Can dolls be a national treasure?
In all cultures, dolls initially carried a mystical meaning. This is all the more true for Japanese dolls, whose history is inseparable from Shinto – the national religion, which is a synthesis of the cult of ancestors, the worship of natural elements, and magical rites. The first dolls on the territory of Japan appeared, probably already in the 3rd millennium BC, and maybe even earlier.
Puppet theater was fond of kugutsusi hunters, for whom doll making and puppet shows were a common leisure activity. Later, similar representations began to be organized by followers of the Buddhist sect of jodo.
On a tiny stage, which was hung around the neck with the help of laces, the puppeteers depicted the stories of a temple or a Buddhist deity. Puppet shows combined with sekkyo – a musical exposition of Buddhist stories – used by courtesans to entertain their patrons. Features of thinking of the Japanese led to the emergence and development of a rather distinctive theater. In the last quarter of the 16th century, a puppet show and a traditional musical recitative came together.
The peculiarity of puppet performances in Japan was that a special narrator spoke behind the dolls, sitting aside and chanting the text for all the characters involved to the accompaniment of a shamisen. This ancient musical instrument with three strings appeared in China, there it was covered with snake skins. In Japan, for this purpose, cat skins were used. This is how the art of the joruri theater was formed. One of the first ones used for “joruri” was the story “Joruri”, from which came the name of the genre itself. It was a story about the romantic love of the hero Minamoto Yoshitsune and Princess Joruri.
Famous painter Joun, performing under the pseudonym of Torai Jiroemon and Koheida, founded a puppet theater in the Shogun capital of Edo. He made the speech of his heroes exalted and noble. Dolls and their costumes were performed in a classic style. True, some changes were made. Instead of the former clay dolls, wooden tetras were played in his tetra; curtains of luxurious silk were used instead of simple paper curtains. The art of the Joruri Theater was finally formed in the first half of the 18th century, when its classical image was formed, which has survived to the present day.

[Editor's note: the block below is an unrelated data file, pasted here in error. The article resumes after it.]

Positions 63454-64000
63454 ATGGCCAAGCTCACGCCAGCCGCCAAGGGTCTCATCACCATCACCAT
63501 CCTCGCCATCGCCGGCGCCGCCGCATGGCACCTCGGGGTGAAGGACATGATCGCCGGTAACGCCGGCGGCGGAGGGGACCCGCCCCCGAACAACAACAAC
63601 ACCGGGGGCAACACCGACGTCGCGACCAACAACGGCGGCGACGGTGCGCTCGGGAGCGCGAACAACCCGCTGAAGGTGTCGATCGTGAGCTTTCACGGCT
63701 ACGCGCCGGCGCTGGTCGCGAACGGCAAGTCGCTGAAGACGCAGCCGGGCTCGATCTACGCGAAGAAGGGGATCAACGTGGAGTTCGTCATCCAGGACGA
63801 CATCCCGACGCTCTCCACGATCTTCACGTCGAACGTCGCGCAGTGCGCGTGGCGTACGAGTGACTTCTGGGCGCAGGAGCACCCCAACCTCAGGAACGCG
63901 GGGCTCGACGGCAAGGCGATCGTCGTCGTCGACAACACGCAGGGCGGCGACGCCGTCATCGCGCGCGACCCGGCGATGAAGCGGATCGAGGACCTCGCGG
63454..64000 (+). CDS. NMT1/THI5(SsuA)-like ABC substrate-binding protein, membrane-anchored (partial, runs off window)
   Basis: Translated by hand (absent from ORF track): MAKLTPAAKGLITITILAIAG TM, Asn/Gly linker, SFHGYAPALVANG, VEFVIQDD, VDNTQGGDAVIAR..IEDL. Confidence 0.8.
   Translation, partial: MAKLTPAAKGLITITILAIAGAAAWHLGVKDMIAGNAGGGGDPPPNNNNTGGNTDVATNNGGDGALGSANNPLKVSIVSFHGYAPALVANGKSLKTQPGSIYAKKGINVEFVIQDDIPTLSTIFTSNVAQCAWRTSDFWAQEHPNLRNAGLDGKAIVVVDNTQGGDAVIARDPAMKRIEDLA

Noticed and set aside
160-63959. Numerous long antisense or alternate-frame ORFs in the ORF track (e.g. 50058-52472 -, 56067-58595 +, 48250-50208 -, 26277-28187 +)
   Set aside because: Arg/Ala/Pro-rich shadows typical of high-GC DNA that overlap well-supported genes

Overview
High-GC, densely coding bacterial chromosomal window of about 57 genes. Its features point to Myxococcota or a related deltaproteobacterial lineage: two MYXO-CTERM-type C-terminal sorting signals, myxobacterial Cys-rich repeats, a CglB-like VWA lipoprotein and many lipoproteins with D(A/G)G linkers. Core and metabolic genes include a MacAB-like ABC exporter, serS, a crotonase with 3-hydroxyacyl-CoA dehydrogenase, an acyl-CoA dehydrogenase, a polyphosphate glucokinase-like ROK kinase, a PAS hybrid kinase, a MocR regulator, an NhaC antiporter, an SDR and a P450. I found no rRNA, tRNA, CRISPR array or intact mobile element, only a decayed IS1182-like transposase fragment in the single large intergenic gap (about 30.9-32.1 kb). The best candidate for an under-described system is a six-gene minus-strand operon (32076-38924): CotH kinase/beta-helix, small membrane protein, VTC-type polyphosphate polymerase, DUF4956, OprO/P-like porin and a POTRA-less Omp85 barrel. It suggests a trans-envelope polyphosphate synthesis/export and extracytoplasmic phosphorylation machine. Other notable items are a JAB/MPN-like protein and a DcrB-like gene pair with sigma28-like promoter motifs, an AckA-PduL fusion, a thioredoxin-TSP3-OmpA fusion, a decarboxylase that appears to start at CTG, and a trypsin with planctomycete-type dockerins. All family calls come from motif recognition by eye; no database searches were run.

At the same time began its true flourishing. The most outstanding creators of the classical form are considered to be the playwright Tikamatsu Mondzaemon and the singer-narrator Takemoto Guida. In the plays that Tikamatsu wrote for the puppet theater, two main types of plots were used: ji-dai-mono — plays on historical themes and seva-mono — about the tragic love of ordinary people. Sometimes these plots are quite easily combined in one view. The traditions of the Joruri Theater are still preserved. They are continued by two troupes – Awaji and Bunraku.
Bunraku Theater, founded in Osaka in 1871, was named after the famous puppeteer Uemura Bunrakuken. This name has become a symbol of the Japanese traditional puppet theater. For Bunraku performances, large dolls of ½ − 2/3 human height are made. An open pupillating system is used, i.e. the actors are not hidden behind the screens, but act in front of the viewer.
Since the doll is large and hard to manage, it is usually led by three actors. The most experienced of them controls the movements of the head, face and right hand. The second moves the doll’s left hand, the third moves it with its legs. Actors are wearing black hooded kimonos covering their faces. A few minutes after the beginning of the performance, viewers no longer notice the operators, attention focuses on the expressive movements of the dolls. Sometimes the most famous artists performing the role of the first operator are allowed not to cover their faces with a hood. Classic performances last for 7−8 hours.
Carefully crafted dolls are passed from one acting generation to another and are highly valued. The art of puppelling actors are not trained in schools, which are not in Japan, but directly in the theater. Usually they start as assistants dressed in black (chicken), serve the actors on the stage with the necessary objects, set the seats, etc. With the increase in skills they rise to the level of masters. Of course, the guide – the singer-narrator – the main person in the play. The performance goes to his voice and rhythmic musical accompaniment on three-string shamisenakh and drums. Guidao speaks on behalf of all the puppets involved in the presentation, regardless of gender and age.
By changing the voice, it means who owns the words. He reads author’s remarks, sings, laughs, cries, accompanying himself on shamisen. As in the old days, the stories told are divided into two genres: historical plays, in which we are talking about real characters, and everyday plays, which are similar in structure to European melodramas. Bunraku is a puppet theater for adults. The main conflict of the plays, as in antiquity, is a conflict between duty and feelings, characteristic of Japanese art.